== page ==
As far as international cities go, Geneva has something of a reputation; while Paris has the architectural wonder of the Eiffel Tower and Sydney an Opera House of particular merit, Geneva stands alone as a city of international cooperation and negotiation. It is no accident that the nations of the world gathered in Geneva to forge a new future after the second world war, and it is no accident that Geneva hosts dialogues today that strive to find a solution to conflicts in Syria and the Ukraine.
In the pocket of buildings that fill the landscape around the Palais des Nations are many of the international organization headquarters, including the ICRC, ITU, ILO, WTO and divisions of the United Nations itself like WIPO and WHO.
It is in the context of this great community of international cooperation that the Geneva Health Forum (GHF) is held every two years in the Geneva International Conference Center.
Increasingly complex and arguably touching almost every other field of endeavor, the Forum seeks to bring together a community of health professionals wishing to share their experiences in developing and developed countries to better care for a global community.
Technology, Big Data, Sustainable Food Production, Social Housing, Community Bike Share Schemes, Provision of quality Neo Natal care at the front line in conflict zones, the free progress of Red Cross ambulances and their crews, the oddly troubling notion of proprietary ownership of our own DNA â€“ our unique genome sequence â€“ are all discussed alongside the potential benefits and clear challenges of trade agreements between developed and developing nations and the role of big pharmaceutical companies in providing cheap access to front line drugs.
Among the prominent speakers are Mr. Alain Berset, Federal Councilor, Head of the Federal Department of Home Affairs, Swiss Confederation; Mr. Mauro Poggia, State Councilor, Republic and State of Geneva; Mr. Peter Maurer, President of the International Committee of the Red Cross (ICRC); Mr. Andrew Filev, CEO, Wrike, United States; Mr. Bart Peterson, Honorary President, Senior Vice President, Corporate Affairs and Communications, Eli Lilly and Company, United States; Professor Irene Akua Agyepong, Health Systems Global Board Chair, School of Public Health, Ghana and Professor Recep AkdaÄŸ, Former Minister of Health of Turkey between 2002 and 2013, to name just a few.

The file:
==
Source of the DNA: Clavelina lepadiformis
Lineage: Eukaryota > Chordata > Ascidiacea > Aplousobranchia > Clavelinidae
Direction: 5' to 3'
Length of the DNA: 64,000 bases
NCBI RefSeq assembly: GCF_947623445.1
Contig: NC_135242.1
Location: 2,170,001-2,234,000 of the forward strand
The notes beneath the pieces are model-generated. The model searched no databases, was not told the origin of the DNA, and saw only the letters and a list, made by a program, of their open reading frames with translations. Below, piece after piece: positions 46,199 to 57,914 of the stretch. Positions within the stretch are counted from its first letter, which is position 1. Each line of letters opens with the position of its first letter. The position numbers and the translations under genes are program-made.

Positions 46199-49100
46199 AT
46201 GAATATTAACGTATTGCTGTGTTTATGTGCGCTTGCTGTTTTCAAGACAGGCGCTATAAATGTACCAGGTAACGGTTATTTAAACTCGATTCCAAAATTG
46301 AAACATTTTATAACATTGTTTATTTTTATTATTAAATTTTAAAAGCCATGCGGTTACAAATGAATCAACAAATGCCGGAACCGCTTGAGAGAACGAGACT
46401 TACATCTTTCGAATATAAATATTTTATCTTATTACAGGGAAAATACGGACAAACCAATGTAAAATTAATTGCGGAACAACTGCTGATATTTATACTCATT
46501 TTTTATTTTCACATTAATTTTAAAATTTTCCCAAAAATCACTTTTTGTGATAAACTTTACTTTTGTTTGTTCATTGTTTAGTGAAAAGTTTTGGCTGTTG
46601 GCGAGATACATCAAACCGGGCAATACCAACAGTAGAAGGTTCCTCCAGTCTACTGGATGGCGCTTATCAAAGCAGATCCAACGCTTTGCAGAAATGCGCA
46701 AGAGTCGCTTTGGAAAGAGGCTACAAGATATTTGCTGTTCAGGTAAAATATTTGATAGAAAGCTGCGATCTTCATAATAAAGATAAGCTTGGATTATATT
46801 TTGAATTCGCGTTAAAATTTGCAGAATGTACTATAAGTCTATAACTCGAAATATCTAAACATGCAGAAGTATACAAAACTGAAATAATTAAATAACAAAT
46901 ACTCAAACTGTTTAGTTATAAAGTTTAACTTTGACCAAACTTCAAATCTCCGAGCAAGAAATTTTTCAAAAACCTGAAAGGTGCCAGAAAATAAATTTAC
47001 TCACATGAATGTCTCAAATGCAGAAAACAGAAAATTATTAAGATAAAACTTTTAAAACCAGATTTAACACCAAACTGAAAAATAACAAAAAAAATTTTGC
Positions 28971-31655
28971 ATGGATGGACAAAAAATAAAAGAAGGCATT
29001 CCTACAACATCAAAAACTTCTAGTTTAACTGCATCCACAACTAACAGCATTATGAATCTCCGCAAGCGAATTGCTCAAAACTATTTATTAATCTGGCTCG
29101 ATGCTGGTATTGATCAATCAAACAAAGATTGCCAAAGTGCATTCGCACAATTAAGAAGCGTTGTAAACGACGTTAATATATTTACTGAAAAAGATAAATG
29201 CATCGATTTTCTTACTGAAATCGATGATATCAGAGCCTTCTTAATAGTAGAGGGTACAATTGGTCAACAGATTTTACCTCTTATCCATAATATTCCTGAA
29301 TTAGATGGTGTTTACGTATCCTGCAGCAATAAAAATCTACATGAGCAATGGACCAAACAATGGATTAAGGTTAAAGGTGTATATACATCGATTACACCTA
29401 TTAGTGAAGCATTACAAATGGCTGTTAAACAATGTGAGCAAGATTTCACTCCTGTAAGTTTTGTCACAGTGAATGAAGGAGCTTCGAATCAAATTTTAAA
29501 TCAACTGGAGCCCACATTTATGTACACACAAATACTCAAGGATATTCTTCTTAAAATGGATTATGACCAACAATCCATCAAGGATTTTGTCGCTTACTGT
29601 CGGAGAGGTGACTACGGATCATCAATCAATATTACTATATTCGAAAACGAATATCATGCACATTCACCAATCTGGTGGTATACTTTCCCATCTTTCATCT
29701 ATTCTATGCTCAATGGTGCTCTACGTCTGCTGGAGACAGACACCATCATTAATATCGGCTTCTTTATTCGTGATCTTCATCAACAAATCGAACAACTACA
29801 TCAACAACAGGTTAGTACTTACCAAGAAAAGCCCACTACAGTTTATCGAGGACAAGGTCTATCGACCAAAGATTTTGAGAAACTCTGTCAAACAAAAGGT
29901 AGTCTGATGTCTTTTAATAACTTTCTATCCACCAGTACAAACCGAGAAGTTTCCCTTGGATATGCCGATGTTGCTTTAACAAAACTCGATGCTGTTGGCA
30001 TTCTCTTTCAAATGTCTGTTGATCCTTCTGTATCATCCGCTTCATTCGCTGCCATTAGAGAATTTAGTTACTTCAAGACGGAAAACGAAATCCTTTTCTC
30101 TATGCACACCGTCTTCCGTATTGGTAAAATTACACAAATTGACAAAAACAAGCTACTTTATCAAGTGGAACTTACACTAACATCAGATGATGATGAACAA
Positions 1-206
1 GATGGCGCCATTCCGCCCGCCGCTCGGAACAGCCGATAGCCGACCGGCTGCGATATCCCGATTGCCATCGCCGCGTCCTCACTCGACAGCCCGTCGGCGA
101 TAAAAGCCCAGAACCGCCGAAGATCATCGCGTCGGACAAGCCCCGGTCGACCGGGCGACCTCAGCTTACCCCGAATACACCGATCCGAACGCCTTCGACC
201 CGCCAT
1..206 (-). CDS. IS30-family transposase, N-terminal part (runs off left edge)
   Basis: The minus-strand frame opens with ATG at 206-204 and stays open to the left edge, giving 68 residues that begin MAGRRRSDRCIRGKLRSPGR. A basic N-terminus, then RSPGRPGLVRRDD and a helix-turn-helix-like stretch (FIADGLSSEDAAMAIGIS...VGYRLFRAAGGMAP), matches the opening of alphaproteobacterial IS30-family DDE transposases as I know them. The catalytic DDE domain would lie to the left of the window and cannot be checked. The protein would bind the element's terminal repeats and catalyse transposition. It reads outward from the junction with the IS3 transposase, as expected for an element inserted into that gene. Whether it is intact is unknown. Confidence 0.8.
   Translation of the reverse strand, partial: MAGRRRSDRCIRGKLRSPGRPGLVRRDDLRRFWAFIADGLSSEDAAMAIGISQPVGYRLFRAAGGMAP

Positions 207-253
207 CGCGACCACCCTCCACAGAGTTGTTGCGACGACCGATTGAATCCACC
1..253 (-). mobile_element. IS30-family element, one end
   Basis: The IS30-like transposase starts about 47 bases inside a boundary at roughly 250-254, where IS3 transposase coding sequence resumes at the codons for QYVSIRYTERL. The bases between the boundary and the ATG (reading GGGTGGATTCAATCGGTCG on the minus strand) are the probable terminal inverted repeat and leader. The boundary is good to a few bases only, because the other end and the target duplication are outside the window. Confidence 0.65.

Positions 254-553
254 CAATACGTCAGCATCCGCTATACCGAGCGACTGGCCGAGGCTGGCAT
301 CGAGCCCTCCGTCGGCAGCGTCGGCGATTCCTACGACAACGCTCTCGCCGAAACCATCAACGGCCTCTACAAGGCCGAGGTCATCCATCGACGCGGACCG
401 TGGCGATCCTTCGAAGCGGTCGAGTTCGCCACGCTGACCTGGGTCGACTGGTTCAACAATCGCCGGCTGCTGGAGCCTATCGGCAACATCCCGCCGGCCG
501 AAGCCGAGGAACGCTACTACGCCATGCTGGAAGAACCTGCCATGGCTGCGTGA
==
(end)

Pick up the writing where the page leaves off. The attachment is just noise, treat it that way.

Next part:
But what gives the Forum its special place and meaning is the fact that many of the speakers are not professional presenters. To this end the presentations carry particular significance as they are often speeches from the heart; full of knowledge, commitment, not a little frustration but always with genuine compassion and at times love for our fellow human beings.
To listen to an MÃ©decins sans FrontiÃ¨res (MSF) nurse recount how they work alongside new mothers and their new born babies, desperate to provide care and education, is to know the true meaning of a life well lived.
To enjoy a laconic, insightful, intellectually rigorous and at times exceptionally funny wrap-up of the threats and opportunities presented by Big Data is to be in the presence of genius.
To share a room with three women, one working in El Salvador, one in Vietnam and one in Kyrgyzstan and to see them vigorously nodding their heads in agreement and sharing insights into our peculiarly human condition is to know that Geneva, and the Geneva Health Forum, is playing its role with vibrancy, relevance and distinction.
And of course, for an event the size and complexity of this Forum, many organizational activities happen behind the scenes, which are essential for the smooth running of the event. In much the same way that speakers are gathered from right across the globe, volunteers put their time forward and lives on hold for a few days, to guide, cajole, translate, video, cloak, joke with and generally boss about delegates and speakers. ICVolunteers has supported the GHF since 2006. For this yearâ€™s edition, it provided a team of 51 volunteers from around the world.